The importance of the association between ADPKD and contralateral renal agenesis is due to the possible causal relationship between these two processes and due to the influence that a single polycystic kidney may have on the early development of CRF. Of the 8 cases of ADPKD and unilateral renal agenesis (including our case) recorded in the medical literature, only 2 underwent genetic analyses to differentiate between PKD1 and PKD2,12 and each case was associated with a different mutation of the PKD1 gene. When unilateral renal agenesis occurs as an isolated anomaly, it is asymptomatic, tends to be discovered incidentally during routine ultrasound tests, and normally produces a compensatory hypertrophy of the contralateral kidney. In the case of association with ADPKD, this compensatory hypertrophy may not occur, thus accelerating the development of CRF in the single polycystic kidney. In this manner, unilateral ADPKD would represent a model for analysing the consequences of reducing the number of available nephrons in ADPKD. The cases of ADPKD in a single kidney do not provide sufficient information regarding kidney volume or rates of progression,8-12 and several already had advanced CRF (Table 1). In addition, these cases of ADPKD in a single kidney cannot be compared to those of patients with two polycystic kidneys. The 2 patients described by Poster12 who had unilateral ADPKD had higher renal volumes and rates of volume increase than the mean values recorded in a control group. With the exception of the case reported by Sirvent,11 which involved severe uncontrolled hypertension, the 7 cases reported of unilateral ADPKD did not experience accelerated rates of disease progression. Our patient progressed towards terminal CRF, with an annual loss in renal function of 7.6ml/min/1.73m2 during the last 6 years. As such, the available data indicate that unilateral ADPKD kidneys do not appear to retain the capacity to compensate for the reduction in the number of available nephrons. Unilateral renal agenesis also occurs most commonly on the left side of the body,19 since in 6 out of the 8 cases reported to date of ADPKD and contralateral renal agenesis, the absent kidney was the left kidney (75% of cases). No clear explanation has been put forth for this predominance, highlighting our lack of understanding of embryogenesis and nephrogenesis in particular.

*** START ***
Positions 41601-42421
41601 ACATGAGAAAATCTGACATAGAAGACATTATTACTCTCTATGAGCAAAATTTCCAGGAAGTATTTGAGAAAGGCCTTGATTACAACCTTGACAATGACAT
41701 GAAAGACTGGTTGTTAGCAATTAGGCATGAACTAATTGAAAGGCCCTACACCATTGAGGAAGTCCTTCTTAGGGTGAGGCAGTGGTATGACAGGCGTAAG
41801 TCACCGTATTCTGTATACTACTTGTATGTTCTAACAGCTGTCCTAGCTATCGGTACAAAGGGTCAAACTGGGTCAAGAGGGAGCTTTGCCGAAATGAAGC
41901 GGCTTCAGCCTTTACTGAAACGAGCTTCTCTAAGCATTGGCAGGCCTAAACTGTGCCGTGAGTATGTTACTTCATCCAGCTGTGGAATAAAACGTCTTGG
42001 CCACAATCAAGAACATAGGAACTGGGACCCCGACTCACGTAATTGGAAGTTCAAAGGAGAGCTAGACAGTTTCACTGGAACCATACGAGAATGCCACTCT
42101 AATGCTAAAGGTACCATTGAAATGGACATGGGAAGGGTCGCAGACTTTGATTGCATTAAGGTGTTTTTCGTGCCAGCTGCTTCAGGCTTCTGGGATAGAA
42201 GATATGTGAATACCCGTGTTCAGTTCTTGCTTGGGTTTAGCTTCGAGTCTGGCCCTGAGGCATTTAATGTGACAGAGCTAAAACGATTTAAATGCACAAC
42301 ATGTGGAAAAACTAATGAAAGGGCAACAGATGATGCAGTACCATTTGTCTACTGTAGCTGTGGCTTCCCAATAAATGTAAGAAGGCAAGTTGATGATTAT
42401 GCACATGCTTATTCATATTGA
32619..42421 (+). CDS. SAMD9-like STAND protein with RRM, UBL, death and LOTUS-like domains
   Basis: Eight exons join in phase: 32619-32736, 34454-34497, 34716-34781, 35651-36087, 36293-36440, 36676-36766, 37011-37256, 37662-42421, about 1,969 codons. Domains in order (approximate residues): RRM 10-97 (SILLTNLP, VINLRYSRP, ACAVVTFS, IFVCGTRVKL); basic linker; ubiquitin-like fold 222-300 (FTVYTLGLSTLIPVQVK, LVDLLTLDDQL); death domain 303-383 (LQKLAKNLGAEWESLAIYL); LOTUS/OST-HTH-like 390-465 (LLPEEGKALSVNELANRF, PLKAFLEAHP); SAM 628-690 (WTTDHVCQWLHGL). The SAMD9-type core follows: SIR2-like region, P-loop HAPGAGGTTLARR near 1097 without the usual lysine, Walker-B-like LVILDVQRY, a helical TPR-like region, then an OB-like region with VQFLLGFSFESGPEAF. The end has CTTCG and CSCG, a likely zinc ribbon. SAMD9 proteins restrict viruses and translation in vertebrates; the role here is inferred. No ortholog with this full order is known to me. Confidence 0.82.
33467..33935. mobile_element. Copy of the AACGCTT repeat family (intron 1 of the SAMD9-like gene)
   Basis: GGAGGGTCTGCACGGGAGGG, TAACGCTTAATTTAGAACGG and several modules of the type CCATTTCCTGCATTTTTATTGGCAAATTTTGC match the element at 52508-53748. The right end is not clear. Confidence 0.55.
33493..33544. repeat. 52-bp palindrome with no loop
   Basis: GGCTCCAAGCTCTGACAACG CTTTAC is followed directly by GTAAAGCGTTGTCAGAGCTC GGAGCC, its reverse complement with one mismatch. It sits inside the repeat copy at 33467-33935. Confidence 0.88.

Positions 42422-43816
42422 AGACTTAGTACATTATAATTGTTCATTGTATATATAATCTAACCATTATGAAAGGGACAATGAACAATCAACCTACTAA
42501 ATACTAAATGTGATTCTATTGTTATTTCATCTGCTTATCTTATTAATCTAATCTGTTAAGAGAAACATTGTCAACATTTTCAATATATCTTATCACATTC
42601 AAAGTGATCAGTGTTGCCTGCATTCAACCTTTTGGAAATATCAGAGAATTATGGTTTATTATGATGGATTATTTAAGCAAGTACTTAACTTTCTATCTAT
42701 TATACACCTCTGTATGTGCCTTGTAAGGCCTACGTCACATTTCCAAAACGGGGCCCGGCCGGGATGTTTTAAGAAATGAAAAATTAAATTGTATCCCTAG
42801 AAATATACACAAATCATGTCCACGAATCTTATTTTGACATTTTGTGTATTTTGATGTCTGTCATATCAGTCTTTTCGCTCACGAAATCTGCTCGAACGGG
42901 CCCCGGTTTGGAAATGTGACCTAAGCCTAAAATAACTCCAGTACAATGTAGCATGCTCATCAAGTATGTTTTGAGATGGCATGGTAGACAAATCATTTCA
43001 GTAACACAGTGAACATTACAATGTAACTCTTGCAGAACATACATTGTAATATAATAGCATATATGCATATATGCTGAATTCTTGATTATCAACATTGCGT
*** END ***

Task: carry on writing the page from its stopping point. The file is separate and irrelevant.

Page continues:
To conclude, this case illustrates the coincidence of two hereditary renal diseases: one autosomal dominant, ADPKD, and the other recessive, contralateral renal agenesis. Although ADPKD and unilateral renal agenesis can be due to alterations to 2 different and independent genes, we cannot rule out the possibility of a causal relationship between these two anomalies.20 More cases will need to be analysed in order to come to a conclusion in this regard.




This study was financed in part by the Carlos III Institute of Health, the Ministry of Science and Innovation (EC08/00236) and the programme for intensifying research activities (IdiPAZ and Agencia Lain-Entralgo/CM) to R.P.


Conflicts of interest


The authors state that they have no potential conflicts of interest related to the content of this article.

Table 1. Patients with autosomal dominant polycystic kidney disease and contralateral renal agenesis as reported in the medical literature

Figure 1. Coronal magnetic resonance image demonstrating a large right polycystic kidney and absent left kidney. The liver also has multiple cysts

Figure 2. Genealogical tree of the family with autosomal dominant polycystic kidney disease and unilateral renal agenesis. Numbers indicate date of birth